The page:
BoHo Theatre continues its 2017 season with THREE DAYS OF RAIN by Richard Greenberg at the Heartland Studio beginning May 18th. Full of sharp language, arresting images, and complex characters, THREE DAYS OF RAIN challenges us to consider our own biases and blind spots. The production is directed by Derek Van Barham, who was named one of Windy City Times’ 30 Under 30.
Perpetual drifter Walker Janeway reappears in New York for the reading of his father’s will. He and his sister expect to inherit the famed “Janeway House” that their father Ned designed with his business partner, Theo. But when the house is left to Theo’s son instead, the betrayal leads Walker to unearth a cryptic journal that he believes proves his father is a fraud. The truth of the past, however, is much different than any of them realize. Shifting from present to past, THREE DAYS OF RAIN examines the depth of family secrets and how one event can be seen from many points of view.
THREE DAYS OF RAIN was a finalist for the 1998 Pulitzer Prize for drama. A 2006 Broadway revival starred Julia Roberts, Bradley Cooper and Paul Rudd. Among playwright Richard Greenberg’s many Broadway and off-Broadway plays is his best known – TAKE ME OUT, which won the Tony Award for Best Play and, like THREE DAYS OF RAIN, was a Pulitzer Prize finalist.
At a time when the perception of truth continues to divide our communities, THREE DAYS OF RAIN shows us how easy it is for us to let our own perception and history color our view of past events. “I’m especially interested in inspiring an audience to look closer, to recognize the patterns in their own lives, and wonder what they are leaving behind for others,” says director Derek Van Barham, who past work includes ANGRY FAGS at Steppenwolf Garage, PRISCILLA: QUEEN OF THE DESERT (with David Zak) and SONGS FROM AN UNMADE BED (Jeff nomination) with Pride Films & Plays, and FROM THESE FATAL LOINS with The Ruckus.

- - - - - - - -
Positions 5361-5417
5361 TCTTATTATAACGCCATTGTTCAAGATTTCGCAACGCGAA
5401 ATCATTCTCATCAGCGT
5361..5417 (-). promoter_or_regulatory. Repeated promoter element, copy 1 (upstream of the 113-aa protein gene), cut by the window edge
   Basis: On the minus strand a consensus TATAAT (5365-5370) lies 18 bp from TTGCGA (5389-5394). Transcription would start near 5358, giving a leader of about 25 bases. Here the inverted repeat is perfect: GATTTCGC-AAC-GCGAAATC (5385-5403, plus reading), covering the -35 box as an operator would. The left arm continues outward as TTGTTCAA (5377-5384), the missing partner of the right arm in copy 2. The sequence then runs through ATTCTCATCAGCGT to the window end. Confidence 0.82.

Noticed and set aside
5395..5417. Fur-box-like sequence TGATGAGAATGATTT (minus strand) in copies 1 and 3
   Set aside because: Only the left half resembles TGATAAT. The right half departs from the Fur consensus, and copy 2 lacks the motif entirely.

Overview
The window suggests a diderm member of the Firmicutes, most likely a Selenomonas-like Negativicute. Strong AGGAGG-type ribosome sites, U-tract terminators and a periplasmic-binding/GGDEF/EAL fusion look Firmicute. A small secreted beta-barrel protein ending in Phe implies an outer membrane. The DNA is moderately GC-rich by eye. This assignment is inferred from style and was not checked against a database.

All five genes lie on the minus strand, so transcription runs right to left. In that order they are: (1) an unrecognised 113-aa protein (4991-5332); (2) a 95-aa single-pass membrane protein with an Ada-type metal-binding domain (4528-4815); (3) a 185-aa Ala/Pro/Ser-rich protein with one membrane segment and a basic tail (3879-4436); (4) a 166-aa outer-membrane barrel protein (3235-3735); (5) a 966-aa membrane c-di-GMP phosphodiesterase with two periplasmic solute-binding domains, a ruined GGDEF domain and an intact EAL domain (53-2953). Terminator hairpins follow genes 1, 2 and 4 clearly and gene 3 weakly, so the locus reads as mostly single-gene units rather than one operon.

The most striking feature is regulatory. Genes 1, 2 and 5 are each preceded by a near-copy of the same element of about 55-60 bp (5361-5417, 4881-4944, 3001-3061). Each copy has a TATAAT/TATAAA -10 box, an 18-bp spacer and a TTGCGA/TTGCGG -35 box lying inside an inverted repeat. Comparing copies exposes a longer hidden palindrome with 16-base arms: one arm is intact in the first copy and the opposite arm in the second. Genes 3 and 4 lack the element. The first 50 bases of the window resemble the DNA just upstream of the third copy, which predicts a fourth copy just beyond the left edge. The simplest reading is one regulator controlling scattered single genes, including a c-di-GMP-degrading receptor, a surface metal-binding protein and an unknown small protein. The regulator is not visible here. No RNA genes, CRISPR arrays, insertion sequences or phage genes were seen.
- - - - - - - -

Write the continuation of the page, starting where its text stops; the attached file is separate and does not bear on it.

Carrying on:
The production uses three actors to portray both the children and their parents in the story, offering a tour-de-force challenge for actors. The intimate environment of the Heartland Studio provides audiences with an up-close seat to this intergenerational mystery of longing for real connection.
The Hawk was a common name for the cold, winter wind in Chicago, possibly even predating "the Windy City." Additionally, a hawk can see up to eight times more clearly than the human eye.